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Stories from the Psych Ward

By Ruby Williams -


It's 2a.m. and I can hear the nurses' footsteps down the corridors,
with pools of light streaming out of their torches like car headlights in the rain.
Tonight is long and lonely, and voices wash over me in the dark.

Night checks, and rays of light pour over the sleepy shadowed forms of us,
into our eyes. Each black silhouette,
the shape of a patient in the middle of a dream.

I can feel insects crawling under my hands
but I can never dig them out.

Early morning cups of sweet black tea bring
a sense of comfort and normality to being an
involuntary psychiatric patient locked up in solitary.

Sleepless nights lying with outward eyes
at the disembodied hands pushing through the ceiling.
I curl around myself and wish I could disappear.

My hands are red and raw from trying to scratch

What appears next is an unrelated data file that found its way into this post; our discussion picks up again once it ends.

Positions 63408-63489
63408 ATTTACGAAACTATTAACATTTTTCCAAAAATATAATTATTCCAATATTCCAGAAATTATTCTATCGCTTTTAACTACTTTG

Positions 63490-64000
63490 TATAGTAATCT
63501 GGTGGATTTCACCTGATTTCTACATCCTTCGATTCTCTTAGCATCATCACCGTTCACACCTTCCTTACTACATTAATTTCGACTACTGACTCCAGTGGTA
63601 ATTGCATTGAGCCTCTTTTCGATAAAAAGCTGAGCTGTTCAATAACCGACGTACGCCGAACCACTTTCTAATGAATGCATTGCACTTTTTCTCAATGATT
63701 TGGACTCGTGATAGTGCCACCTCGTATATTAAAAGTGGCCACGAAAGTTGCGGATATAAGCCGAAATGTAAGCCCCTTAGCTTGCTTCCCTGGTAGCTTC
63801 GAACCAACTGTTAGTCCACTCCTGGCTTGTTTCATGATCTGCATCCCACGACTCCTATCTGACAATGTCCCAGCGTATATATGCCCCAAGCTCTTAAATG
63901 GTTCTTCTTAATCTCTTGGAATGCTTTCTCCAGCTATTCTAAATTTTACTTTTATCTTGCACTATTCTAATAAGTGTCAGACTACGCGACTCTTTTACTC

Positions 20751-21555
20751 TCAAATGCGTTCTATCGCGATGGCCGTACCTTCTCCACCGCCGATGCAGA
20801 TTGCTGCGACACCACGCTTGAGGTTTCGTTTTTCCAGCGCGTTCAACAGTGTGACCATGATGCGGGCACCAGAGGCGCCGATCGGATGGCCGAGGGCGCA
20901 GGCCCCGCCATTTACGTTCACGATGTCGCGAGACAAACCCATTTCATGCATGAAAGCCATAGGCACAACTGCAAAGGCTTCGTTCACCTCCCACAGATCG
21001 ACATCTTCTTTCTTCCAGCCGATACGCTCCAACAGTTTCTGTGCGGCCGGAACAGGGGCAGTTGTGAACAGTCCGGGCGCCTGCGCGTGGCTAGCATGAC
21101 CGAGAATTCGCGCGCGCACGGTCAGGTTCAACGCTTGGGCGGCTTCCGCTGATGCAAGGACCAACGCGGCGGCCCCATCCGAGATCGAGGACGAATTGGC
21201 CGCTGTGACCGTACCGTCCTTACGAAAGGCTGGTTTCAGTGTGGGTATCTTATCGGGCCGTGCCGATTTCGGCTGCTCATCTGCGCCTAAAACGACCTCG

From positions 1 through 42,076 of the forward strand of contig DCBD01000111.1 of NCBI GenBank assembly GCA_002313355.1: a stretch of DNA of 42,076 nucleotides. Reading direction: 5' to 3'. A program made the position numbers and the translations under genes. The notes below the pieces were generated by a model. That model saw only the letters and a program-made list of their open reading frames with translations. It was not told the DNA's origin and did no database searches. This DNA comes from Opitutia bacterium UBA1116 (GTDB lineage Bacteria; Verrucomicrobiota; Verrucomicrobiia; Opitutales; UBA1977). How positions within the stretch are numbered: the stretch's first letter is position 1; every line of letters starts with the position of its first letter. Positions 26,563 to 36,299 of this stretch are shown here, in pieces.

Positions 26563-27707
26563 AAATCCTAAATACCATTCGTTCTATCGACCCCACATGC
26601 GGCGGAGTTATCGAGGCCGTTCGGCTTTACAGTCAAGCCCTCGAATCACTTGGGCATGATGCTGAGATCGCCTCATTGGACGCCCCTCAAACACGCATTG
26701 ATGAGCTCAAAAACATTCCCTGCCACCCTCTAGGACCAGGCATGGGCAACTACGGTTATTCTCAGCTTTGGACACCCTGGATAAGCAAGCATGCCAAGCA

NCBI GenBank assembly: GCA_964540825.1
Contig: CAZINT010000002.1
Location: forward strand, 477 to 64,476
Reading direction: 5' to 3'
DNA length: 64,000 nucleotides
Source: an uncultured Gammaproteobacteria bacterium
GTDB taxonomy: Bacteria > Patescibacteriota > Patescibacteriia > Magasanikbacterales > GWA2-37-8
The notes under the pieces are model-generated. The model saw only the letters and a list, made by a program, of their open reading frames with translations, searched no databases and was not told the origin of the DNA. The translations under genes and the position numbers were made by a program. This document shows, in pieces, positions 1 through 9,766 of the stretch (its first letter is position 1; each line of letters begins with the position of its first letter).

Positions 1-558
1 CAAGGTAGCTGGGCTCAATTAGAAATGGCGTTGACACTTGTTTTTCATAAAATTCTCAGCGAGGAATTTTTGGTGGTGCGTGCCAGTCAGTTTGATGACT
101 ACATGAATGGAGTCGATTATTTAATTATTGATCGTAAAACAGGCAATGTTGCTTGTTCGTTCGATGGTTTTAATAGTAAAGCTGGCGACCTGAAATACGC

out the bugs that crawl underneath. I try to show
the insects to the staff, but none of the nurses believe.

One of the humanless spirits holds my spine
while the disembodied voices whisper "stay as low as you can."
And I scream and cry, and I'm taken into HDU.

Kita and Keely visit me in HDU. We sit outside
in the chill air of the courtyard and I try to tear the bugs out of my hands.

I sit with Alexa and Skyelee, threading glass beads on silver wire;
we tear letters from magazines like ransom notes, and talk, talk, talk.

We hoard bread rolls in our bedrooms between meal times
and talk endlessly about food and calories and getting out.

I'm taken to a conference room to talk
with a hospital psychiatrist and training nurses
about hallucinations and psychosis.
And I cry and cry about the horror of it all,
and feel as though I'll never stop.
The tears are endless, but there are other patients to see.

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